BRB Gone Viral, Pop Culture

Damn Ellen, why do you keep ignoring Internet’s black celebrities?

Ellen, if you are running out of things to do with your cash, I have a few student loans with your name on them.

damndaniel.w529.h5219 Ellen is well-known for her recognition of the internet’s favorite 15-minute celebrities. Well. The white ones, at least.

Everyone remembers #TheDress, #AlexFromTarget, and most recently, #DamnDaniel, hashtags that have social media buzzing around the clock, creating new memes and sharing jokes and ideas. Alex, a basic white cashier at Target, received a brand new iPad so he could tweet to his loyal following. Grace, the woman who put a picture of her dress on the internet, received a honeymoon trip and $10,000 from Ellen.  “Damn, Daniel” is simply a collection of short videos in which one white boy compliments another white boy in a funny voice. That’s it.

And those two white boys have received a lifetime supply of Vans, and the publicity and recognition that comes from being on Ellen’s show. What do all of these lucky internet sensations have in common?

White privilege.

Every millennial trend-setter deserves recognition for their achievements.

But where is Nicholas Fraser, the man who gave us the “Why You Always Lyin’” vine that has almost 60 million views? Where is Kayla Newman, the creator of the term “On Fleek” that has been printed on every coffee mug and t-shirt in the world for the past year? Most importantly, where is her check? Brands have been co-opting African-American Vernacular English (AAVE) for profits without compensating the creators of this original content. Hefty had a whole campaign that used nothing but AAVE that black people created and popularized enough for the phrases to be marketable. No one seems to value AAVE to actually pay for it.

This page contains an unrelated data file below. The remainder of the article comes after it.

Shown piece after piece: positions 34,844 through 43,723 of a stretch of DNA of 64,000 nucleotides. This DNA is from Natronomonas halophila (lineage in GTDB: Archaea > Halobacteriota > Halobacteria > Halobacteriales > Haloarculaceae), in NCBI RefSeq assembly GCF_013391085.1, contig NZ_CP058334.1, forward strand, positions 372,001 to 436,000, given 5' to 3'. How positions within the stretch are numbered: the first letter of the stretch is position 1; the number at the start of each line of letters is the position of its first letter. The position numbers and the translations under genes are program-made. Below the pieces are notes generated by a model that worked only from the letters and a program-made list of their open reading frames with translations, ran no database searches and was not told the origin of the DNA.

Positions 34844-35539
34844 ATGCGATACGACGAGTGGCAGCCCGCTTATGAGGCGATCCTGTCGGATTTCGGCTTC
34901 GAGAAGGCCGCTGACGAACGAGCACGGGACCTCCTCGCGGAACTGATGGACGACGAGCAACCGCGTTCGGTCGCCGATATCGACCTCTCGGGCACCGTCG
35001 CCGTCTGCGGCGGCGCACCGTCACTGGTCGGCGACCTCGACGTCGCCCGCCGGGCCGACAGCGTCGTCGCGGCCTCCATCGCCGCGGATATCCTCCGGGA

[bctt tweet=”Black people have taken all forms of social media by storm.”]

Let’s be honest. Black people have taken all forms of social media by storm, from Vine to Twitter to YouTube, etc. The list is endless. There are thousands of us devoting energy into creating this entertainment for mass consumption and it’s a thankless job, comparable to the prominent black actors, musicians, and producers who are continuously denied recognition from the Oscars, the Grammys, and every other notable award show. It seems like black creators have to do twice as much work to receive the same level of acknowledgement that white people get for photographing dresses in poor lighting, working cashier jobs with a Justin Bieber haircut, or wearing the same shows multiple times. And yet the lack of effort is continuously rewarded.

The amount of original content that has been appropriated, exploited, and straight up stolen from black entertainers, creators, and artists is simply unfair. Ellen clearly loves to connect with and shine light upon social media stars, but this starts have been disproportionately white. I am concerned. At this point, it seems like all a white person has to do is exist on the internet for Ellen to throw money at them.

[bctt tweet=”No one seems to value AAVE to actually pay for it.”]

Ellen, if you are running out of things to do with your cash, I have a few student loans with your name on them.

 

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